Yorkshire Post - Property
Housing market is set to return to normal say experts
The start of the new year has seen demand for property soar by 49 per cent compared to the new year markets of 2018-2021, rivalling record demand seen during the stamp duty holiday, according to Zoopla.
While supply of homes for sale looks set to increase as we approach Spring, it is still limited at the moment, which is having an inflationary effect on prices.
Yorkshire specific figures compiled for Property Post by Zoopla shows that year-on-year, between January 2021 and January 2022, Richmondshire house prices topped the annual growth table with a rise of 9.6 per cent.
Craven, which includes Skipton and parts of the Yorkshire Dales, saw the second greatest gain with 9%. Bradford followed with 8.9 per cent and Kirklees was not far behind with 8.8 per cent.
Harrogate and Hull saw the lowest annual growth in Yorkshire, both with 6.8 per cent, Calderdale was second lowest with 7.2 per cent and Sheffield followed with 7.5 per cent. All the figures are high when compared with previous years.
Gráinne Gilmore, Head of Research at Zoopla says: “The effects of the pandemic on the housing market cannot be underestimated. Even after nearly two years, the pandemicled ‘search for space’ is one of the factors creating record demand for homes.
“Yorkshire is no exception to this broader trend, with the local authorities of Richmondshire and Craven having the highest house price growth at 9.6 per cent and nine per cent respectively, and both areas offering a rural setting with easy access to urban centres.”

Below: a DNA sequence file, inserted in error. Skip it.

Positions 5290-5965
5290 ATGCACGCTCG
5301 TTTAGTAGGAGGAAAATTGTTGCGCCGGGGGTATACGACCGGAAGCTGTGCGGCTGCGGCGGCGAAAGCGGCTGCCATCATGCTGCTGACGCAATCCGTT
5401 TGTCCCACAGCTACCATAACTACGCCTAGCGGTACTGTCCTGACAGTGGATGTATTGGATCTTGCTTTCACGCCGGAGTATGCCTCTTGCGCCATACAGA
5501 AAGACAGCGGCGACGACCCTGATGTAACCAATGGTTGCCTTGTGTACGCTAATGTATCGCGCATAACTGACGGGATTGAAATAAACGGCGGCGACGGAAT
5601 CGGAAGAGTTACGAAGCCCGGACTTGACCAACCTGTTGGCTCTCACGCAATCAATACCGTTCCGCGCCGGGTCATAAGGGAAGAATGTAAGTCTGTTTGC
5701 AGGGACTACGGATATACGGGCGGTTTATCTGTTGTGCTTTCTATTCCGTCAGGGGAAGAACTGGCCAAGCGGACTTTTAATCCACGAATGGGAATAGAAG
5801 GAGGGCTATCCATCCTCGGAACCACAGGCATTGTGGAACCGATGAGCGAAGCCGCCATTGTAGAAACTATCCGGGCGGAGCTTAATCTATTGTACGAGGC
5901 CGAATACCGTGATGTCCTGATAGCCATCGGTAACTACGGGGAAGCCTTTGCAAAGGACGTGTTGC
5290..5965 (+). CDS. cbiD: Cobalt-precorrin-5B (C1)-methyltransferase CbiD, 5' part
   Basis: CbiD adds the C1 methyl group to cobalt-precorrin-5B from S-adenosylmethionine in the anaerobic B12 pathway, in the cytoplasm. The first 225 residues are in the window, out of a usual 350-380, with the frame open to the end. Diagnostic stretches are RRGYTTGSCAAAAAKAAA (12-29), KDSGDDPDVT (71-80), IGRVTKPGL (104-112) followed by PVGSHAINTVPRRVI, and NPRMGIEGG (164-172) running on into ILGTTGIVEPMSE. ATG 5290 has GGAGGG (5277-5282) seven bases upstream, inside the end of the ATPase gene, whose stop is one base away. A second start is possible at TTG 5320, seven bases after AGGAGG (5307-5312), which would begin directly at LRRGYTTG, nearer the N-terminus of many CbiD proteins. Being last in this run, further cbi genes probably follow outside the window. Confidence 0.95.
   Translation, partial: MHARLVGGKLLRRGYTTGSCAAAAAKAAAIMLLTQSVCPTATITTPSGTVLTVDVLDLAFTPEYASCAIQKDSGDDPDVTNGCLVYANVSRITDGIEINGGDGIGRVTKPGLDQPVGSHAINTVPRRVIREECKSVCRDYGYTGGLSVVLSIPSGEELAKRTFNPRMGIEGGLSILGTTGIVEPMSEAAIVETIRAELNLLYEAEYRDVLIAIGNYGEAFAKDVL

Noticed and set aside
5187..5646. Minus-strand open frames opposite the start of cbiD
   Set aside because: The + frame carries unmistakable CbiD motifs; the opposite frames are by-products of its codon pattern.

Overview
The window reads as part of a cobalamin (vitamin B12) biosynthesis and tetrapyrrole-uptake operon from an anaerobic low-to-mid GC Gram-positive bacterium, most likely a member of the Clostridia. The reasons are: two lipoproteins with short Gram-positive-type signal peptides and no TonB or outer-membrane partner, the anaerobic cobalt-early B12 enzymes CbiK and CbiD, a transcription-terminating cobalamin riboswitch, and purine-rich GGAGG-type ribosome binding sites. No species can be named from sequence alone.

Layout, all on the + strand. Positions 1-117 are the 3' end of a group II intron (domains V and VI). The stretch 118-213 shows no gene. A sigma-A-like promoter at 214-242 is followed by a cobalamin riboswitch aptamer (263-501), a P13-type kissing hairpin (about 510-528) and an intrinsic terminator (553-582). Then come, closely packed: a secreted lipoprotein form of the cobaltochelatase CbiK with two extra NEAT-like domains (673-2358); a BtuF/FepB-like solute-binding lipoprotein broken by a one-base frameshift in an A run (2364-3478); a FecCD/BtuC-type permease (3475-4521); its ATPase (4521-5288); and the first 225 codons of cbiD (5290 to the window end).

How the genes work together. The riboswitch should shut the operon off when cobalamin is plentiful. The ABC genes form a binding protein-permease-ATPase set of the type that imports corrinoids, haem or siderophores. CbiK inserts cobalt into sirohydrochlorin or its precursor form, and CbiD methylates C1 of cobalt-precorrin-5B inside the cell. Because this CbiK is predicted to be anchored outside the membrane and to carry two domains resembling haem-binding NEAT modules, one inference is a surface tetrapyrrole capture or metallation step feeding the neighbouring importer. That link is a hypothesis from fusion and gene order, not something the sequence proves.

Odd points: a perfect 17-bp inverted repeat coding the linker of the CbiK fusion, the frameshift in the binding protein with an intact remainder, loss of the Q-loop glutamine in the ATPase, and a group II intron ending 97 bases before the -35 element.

With more space in mind, a must-have for those now working from home, three-bed houses in particular are most sought-after. The demand for three-bed houses outside London is driving this trend and is four times higher than the five year average. Flats have earned a bad reputation due to defects uncovered by the cladding and building safety scandal but as hybrid working continues to become the norm and city workers slowly return to offices, demand for apartments is on a sharp upward trajectory, reaching its highest level for five years.
Many agents are reporting that relatively modest average price increases, two per cent for flats compared to nine per cent for houses, and this has helped reignite their popularity amongst buyers. While supply of homes for sale is low, down 44 per cent on the five year average, new supply is coming to the market and one of the driving factors is securing a mortgage before interest rates rise further, though mortgage rates and bank base rates look set to remain low by historical standards.
Zoopla predicts that the housing market will return to more normal conditions this year.
Rightmove concurs and reports that the number of prospective sellers contacting estate agents to value their property jumped 27 per cent compared to last January and there are early signs of a betterbalanced market in 2022 as the number of new listings in the last two weeks of January is up by 10 per cent compared to last year.
In the rental market, tenant demand is 17 per cent higher yearon year. However, Robert Gardner, Nationwide’s Chief Economist, predicts that the housing market will slow this year.
He says: “While the outlook remains uncertain, it is likely that the housing market will slow this year. House price growth has outstripped earnings growth by a wide margin since the pandemic struck and, as a result, housing affordability has become less favourable.